Critical Thinking Master Student Preferred Learning Aids: An Experimental Study
AbstractCase Analysis is not new in the realm of learning, use of learning aids and assessment. Critical Thinking requires product design/course, paper completion, and research/citations in support of the student statements and specific parameters of the paper. Teaching and learning theories (inductive and deductive) and critical thinking are the benchmarks in determining the success of teaching techniques in a course. The deductive method includes a preset assessment. The “Table of Contents” structures student learning. A student’s critical thinking becomes self-directed, self-disciplined, self-monitored and self-corrective. Textbooks and lectures are often barriers to learning for many students. A study, of three online Master student cohort groups, was designed to test for (no) preferences of student course aids with respect to critical thinking, learning and assessment. The aids included the text, sample report paper, subject handouts, specific end of course paper preset table of contents, and group work. A survey questionnaire was administered to the cohort groups of Master of Business Administration candidates. A sample of 65 students were surveyed and 53 students responded. The course delivery format was an online setting only. Chi Square Goodness of Fit Testing suggested that a preset Table of Contents (a list or in the shape of a tree diagram) for the course assessments, was most preferred by the responders. The five course aids (in student preferred rank order) are:Preset table of contents/tree flow diagramRubric/sample reportSubtopic handoutsStudent sharing/group workTextbook readingsThere was a statistically significant difference in student learning aid preferences at alpha a priori .05 percent. Many responders reported that the course aid, table of contents (tree diagram), would generally be helpful in their “follow on” courses.
Akbulut, Y. (2007). Effects of multimedia annotations on incidental vocabulary and reading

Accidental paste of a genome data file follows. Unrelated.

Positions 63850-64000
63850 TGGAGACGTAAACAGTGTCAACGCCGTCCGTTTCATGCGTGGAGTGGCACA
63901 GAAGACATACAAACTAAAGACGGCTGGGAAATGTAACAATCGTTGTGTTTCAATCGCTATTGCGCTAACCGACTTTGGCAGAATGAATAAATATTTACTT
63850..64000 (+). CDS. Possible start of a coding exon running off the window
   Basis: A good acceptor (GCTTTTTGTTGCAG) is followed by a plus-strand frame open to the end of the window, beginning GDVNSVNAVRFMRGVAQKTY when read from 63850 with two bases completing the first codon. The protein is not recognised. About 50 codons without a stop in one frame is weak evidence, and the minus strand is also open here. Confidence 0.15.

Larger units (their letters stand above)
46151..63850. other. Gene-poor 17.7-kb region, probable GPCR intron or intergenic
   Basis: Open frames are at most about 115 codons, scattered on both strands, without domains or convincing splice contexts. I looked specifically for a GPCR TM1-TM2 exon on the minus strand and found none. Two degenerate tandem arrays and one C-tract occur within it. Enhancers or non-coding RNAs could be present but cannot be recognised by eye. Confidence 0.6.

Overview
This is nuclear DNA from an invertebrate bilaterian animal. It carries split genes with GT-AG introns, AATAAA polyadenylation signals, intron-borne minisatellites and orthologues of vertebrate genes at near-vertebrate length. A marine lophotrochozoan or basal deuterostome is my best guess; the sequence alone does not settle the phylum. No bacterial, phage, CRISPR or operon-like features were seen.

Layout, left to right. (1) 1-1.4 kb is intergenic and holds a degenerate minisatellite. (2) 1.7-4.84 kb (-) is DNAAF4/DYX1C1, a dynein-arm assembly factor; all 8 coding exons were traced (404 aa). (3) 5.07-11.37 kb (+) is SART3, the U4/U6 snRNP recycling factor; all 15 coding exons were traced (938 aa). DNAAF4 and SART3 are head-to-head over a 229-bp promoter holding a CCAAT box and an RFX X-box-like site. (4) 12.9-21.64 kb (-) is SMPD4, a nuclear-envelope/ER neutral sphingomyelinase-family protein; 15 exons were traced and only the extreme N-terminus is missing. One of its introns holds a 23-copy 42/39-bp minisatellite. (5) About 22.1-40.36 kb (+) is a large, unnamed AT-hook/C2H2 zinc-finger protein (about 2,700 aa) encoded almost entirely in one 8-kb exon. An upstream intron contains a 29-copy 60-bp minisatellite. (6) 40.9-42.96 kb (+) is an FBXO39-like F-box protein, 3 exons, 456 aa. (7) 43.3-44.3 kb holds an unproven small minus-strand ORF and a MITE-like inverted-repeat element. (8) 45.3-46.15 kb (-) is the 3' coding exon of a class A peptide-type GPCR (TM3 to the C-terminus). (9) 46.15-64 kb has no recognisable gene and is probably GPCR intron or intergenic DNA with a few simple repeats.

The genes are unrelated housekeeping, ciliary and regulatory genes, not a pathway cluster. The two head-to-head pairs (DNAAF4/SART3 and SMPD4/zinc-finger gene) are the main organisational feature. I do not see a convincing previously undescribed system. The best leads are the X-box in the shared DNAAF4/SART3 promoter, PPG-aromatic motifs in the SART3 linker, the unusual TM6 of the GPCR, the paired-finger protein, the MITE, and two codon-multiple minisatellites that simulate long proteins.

comprehension of advanced learners of English as a foreign language, Instructional
Science, (pp. 499-517).
Ardac, D., & Unal, S. (2008). Does the amount of on-screen text influence student learning from a multimedia-based instructional unit? Instructional Science: An International Journal of the Learning Sciences, (pp. 75-88).
Bain, K., Basson, S.A., Faisman, A., Kanevsky, D. (2005). Accessibility, transcription, and access everywhere, IBM Systems Journal, (pp. 589-603). Retreived December 12, 2005, from http://www.research.ibm.com/journal/sj/443/bain.pdf
Baker, J. (Summer, 1989). The recruitment and retention of minority and disadvantaged allied health students. Journal of Allied Health, (pp. 389-401).
Bell, C.W. (October 7, 1988). Training tomorrow’s workers. (Hospital Labor Shortage) (editoral). Modern Healthcare, (p. 88).
Brockett, R. G. (2002). Conceptions of self-directing learning (Book Review). Adult Education Quarterly, (pp. 155-156).
Brown-West, A. P. (Summer, 1991). Influences of career choice among allied health students. Journal of Allied Health, (pp. 181-189).
Buzzell, C.H. (1993). Tech prep, special needs, and the Perkins Act. Vocational Education Journal, (pp. 4-5).
Carnevale, A. P., Gaines, L. J., Villet, J., & Holland, S. L. (1990). Training partnerships: Linking employers and providers. Alexandria, Virginia: American Society for Training and Development, Washington, D.C.: U.S. Department of Labor. Employment and Training Administration.
Chizmar, J.F., & Walbert, M.S. (1999). Web-based learning environments guided by principles of good teaching practice. Journal of Economic Education, (pp. 248-264).
Chun, D. M. (2001). L2 reading on the web: Strategies for accessing information in hypermedia.
Computer Assisted Language Learning, (pp. 367-403).
Chun, D.C., Payne, J.S. (2004). What makes students click: working memory and look-up behavior. System (pp. 481–504).